Event helps in cancer fight

VIENNA- Many people from around the community came out Thursday evening to help raise money to fight breast cancer.

The Camden Clark Foundation’s annual Pink by the Poolside was held, for the second year in a row, at the home of Dr. Abdi and Manijeh Ghodsi along Grand Central Avenue in Vienna.

The cost was $100 per person with all of the proceeds going for free mammograms for area women who are either underinsured or uninsured.

”We are celebrating good breast health in the Mid-Ohio Valley,” said Kim Couch, executive director of the Camden Clark Foundation. ”Dr. Abdi and Manijeh Ghodsi have opened their home to us for the second year.

”Every ticket we sell will equal one free screening mammogram for someone in the area who is underinsured or uninsured.”

Guests got to sample foods from five area caterers, enjoy a variety of beverages and enjoyed time socializing with each other. Singer Laura Evans and Company provided live music.

The Foundation has been able to provide 220 mammograms from the money raised at last year’s event.

This year the goal is to raise $25,000.

”We have some good sponsorships,” Couch said. ”We had a lot that was donated for this event. There is a ton of sweat equity that is poured into this event.”

October is Breast Cancer Awareness Month. Couch expects that will be one of its busiest months for mammograms provided through this event.

Up until a couple of years ago, the program to provide these free mammograms had been funded through grants, but the funding stopped and organizers worked to come up with something that would raise the money needed.

”Grants come and go,” Couch said. ”We really looked for a project that the community would get behind.

”It was a huge success and everybody seemed to understand that there was a definite gap in the health care continuum. It was important for us to fill it and do it in a fun way that made people want to come out.”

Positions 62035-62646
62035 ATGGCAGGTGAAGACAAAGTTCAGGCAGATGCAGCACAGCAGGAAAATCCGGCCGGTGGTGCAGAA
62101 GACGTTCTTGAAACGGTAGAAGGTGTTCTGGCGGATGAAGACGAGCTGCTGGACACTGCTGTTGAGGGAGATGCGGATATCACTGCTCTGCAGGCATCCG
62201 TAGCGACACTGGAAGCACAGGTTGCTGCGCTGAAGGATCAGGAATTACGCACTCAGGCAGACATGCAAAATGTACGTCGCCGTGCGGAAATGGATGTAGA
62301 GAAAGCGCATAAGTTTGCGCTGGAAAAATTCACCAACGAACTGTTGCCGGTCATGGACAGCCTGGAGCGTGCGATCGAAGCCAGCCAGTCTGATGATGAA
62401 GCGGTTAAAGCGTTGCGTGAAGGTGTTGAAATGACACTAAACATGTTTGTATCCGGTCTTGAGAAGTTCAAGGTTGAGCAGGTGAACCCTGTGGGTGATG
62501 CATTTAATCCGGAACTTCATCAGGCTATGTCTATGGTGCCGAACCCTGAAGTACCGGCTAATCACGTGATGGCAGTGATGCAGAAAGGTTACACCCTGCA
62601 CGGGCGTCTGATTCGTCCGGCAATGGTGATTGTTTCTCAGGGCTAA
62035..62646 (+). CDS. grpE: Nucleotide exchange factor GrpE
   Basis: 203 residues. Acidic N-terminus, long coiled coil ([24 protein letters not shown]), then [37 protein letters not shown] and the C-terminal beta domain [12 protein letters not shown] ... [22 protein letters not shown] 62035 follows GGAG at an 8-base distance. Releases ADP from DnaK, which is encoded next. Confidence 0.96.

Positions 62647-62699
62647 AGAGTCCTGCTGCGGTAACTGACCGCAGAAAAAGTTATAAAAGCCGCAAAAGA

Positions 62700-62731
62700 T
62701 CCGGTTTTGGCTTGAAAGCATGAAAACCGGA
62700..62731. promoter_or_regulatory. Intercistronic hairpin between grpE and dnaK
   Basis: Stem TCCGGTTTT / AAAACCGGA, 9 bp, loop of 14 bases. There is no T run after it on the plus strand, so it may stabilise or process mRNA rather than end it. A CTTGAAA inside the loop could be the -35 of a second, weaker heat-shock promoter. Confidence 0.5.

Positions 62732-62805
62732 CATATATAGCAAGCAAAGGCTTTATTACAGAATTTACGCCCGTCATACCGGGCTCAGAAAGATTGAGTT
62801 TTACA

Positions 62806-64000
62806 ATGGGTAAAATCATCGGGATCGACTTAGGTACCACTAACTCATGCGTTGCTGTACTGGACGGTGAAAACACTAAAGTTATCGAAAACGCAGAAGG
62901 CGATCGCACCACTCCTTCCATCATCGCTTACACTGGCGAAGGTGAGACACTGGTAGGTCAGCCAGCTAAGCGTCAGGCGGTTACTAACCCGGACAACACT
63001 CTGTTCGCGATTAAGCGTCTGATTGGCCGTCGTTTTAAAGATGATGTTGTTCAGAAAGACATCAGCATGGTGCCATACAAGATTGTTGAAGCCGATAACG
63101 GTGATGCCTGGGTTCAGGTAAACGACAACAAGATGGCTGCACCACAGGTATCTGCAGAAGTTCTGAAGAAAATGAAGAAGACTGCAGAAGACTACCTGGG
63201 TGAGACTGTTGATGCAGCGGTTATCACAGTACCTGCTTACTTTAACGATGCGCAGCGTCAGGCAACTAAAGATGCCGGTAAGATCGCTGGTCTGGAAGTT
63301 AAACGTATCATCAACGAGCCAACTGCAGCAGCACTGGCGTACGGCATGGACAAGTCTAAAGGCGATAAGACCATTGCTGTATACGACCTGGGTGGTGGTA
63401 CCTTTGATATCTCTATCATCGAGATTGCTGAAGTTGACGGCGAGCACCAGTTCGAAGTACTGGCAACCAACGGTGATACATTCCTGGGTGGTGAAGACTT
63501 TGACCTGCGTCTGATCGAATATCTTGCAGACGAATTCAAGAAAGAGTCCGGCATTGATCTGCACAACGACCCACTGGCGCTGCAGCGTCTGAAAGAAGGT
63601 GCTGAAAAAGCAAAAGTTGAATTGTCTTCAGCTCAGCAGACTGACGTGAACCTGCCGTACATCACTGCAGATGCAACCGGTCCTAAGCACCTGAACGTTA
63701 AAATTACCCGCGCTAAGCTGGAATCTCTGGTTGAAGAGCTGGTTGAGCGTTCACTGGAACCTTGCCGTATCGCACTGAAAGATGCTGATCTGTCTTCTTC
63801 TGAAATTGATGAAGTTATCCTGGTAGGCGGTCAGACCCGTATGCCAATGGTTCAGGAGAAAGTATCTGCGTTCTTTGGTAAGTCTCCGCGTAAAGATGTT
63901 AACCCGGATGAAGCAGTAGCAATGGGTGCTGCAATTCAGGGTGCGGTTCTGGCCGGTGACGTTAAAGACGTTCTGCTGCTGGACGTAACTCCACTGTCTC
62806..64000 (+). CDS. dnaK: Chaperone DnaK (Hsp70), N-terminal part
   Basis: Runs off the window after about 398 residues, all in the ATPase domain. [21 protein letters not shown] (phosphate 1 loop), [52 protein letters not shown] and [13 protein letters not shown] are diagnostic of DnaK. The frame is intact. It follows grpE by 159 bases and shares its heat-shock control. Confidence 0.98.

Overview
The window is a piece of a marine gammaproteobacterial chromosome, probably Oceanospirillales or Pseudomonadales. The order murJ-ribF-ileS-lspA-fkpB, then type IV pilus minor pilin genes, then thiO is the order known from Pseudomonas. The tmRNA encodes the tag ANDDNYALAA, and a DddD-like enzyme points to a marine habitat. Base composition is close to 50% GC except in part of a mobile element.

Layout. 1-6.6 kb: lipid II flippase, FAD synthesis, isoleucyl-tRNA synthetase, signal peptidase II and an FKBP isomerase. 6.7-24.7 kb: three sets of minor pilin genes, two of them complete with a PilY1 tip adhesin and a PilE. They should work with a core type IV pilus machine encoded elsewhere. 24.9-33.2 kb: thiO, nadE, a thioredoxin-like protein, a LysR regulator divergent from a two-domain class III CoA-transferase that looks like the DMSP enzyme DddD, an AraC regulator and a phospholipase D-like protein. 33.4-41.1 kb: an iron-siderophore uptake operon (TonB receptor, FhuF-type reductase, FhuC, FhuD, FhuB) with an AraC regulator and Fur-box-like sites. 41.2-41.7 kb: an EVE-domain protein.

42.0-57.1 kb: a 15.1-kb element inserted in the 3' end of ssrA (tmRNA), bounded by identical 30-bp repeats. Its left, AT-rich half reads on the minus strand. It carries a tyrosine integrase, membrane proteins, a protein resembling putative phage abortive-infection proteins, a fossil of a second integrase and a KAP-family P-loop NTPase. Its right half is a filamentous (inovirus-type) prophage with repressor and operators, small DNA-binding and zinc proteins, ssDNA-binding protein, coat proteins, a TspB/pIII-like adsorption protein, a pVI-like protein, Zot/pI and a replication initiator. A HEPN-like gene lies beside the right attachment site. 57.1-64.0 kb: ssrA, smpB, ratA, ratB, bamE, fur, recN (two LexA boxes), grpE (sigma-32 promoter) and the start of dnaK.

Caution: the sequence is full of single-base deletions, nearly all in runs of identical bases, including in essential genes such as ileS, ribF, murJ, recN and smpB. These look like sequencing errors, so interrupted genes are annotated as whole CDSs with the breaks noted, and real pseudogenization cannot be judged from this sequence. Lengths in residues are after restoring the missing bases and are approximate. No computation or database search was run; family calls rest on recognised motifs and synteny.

The caterers donated their time and food. Caterers were the Grand Pointe Conference Center, the Blennerhassett Hotel, Valley Catering, the Parkersburg Country Club and DaVinci’s restaurant. The caterers shared their menus with each other so no one made anything similar.

”It is just a fun night,” Couch said.

Manijeh Ghodsi said it was easy for her to open her home for this event. She had a close friend who died very young from breast cancer and she had other friends who have had to deal with breast cancer .

”This is very important to me,” she said. ”If we can help in any way to do fundraising, it is great. Hopefully we can raise enough money to do these mammograms.”

Ashton Bungard of Parkersburg said she came to the event to support the cause.

”I came to support those with breast cancer and to have a good time with friends,” she said.

Ginger McConnell was from a group representing Pickering and Associates.

”It is a great cause,” she said. ”I am a breast cancer survivor so this is near and dear to my heart.

”There are people in this area who really need help.”

McConnell talked about the needs of so many who don’t have the insurance coverage needed to do mammograms.

”There are so many sides and so many ways breast cancer can affect not only the patient, but the family, their friends and their co-workers,” she said. ”I think that the support through events like this, being supportive to cancer patients, means a lot to the people going through it.”

The mammogram program is open to women of all ages who live on both sides of the Ohio River.

Couch said there is a three-stage approach to good breast health: self examinations at home once a month, a clinical exam with a physician once a year and getting a mammogram. Most women are advised to start getting them around age 40, but some have started earlier due to family history or lifestyle, she said.

People are able to call her office to set it up.

”It is you telling me you are uninsured or underinsured,” Couch said.

Sometimes additional follow-up is needed.

”We have raised enough money that we can take care of the whole spectrum of breast health,” Couch said. ”Even if you don’t have a doctor, we have collaborated in the community with so many of our great doctors here.”

Over the last year, Camden Clark Medical Center diagnosed 800 cancers in this area. Most involved lung cancer, but breast cancer was second.

”We are talking a couple hundred,” Couch said of breast cancer cases. ”The sooner you find it, the better the survival rate is.”